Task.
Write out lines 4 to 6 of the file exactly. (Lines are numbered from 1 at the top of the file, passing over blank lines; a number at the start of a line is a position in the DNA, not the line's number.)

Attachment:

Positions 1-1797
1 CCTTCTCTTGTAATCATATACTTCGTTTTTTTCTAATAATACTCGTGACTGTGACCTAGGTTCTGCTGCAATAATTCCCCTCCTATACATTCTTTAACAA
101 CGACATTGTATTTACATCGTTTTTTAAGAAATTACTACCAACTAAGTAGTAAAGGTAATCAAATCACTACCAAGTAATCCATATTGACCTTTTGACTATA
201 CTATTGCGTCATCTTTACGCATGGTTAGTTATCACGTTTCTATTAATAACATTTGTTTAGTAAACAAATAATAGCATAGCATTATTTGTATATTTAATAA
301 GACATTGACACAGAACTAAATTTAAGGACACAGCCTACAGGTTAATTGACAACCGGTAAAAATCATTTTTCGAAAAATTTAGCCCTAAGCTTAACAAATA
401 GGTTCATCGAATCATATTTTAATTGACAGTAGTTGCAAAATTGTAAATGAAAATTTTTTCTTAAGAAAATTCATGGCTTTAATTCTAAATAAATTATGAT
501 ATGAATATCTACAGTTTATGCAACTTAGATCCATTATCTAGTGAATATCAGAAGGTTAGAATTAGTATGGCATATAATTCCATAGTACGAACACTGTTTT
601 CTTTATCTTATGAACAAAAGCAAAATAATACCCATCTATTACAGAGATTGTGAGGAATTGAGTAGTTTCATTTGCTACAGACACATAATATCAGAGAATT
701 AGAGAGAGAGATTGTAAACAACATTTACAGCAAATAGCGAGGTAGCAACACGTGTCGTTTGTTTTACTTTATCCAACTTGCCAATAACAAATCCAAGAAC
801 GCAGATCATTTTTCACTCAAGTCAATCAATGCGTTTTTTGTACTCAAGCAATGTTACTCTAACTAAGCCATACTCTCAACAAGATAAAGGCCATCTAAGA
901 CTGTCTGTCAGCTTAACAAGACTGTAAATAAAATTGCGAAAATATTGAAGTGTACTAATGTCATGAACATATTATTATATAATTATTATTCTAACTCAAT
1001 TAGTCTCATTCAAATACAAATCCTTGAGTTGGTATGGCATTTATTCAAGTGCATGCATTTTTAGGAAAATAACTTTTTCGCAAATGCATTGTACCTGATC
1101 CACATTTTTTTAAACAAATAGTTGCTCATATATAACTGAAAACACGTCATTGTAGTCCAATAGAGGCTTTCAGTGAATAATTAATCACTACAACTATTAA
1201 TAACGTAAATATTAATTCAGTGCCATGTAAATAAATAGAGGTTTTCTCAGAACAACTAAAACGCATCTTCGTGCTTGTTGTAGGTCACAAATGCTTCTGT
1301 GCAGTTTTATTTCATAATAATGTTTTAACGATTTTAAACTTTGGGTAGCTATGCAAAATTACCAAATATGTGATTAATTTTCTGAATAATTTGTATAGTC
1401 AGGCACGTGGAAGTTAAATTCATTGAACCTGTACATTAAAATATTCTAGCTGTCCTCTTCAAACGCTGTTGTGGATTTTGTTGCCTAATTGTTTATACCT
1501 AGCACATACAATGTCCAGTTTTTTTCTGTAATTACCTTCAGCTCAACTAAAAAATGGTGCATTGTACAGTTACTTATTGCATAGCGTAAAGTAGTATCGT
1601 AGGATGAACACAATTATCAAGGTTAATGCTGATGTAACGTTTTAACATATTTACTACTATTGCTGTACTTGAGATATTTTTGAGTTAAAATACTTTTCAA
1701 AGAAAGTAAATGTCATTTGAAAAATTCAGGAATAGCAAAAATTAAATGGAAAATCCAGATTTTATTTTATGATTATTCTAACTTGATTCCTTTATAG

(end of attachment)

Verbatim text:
201 CTATTGCGTCATCTTTACGCATGGTTAGTTATCACGTTTCTATTAATAACATTTGTTTAGTAAACAAATAATAGCATAGCATTATTTGTATATTTAATAA
301 GACATTGACACAGAACTAAATTTAAGGACACAGCCTACAGGTTAATTGACAACCGGTAAAAATCATTTTTCGAAAAATTTAGCCCTAAGCTTAACAAATA
401 GGTTCATCGAATCATATTTTAATTGACAGTAGTTGCAAAATTGTAAATGAAAATTTTTTCTTAAGAAAATTCATGGCTTTAATTCTAAATAAATTATGAT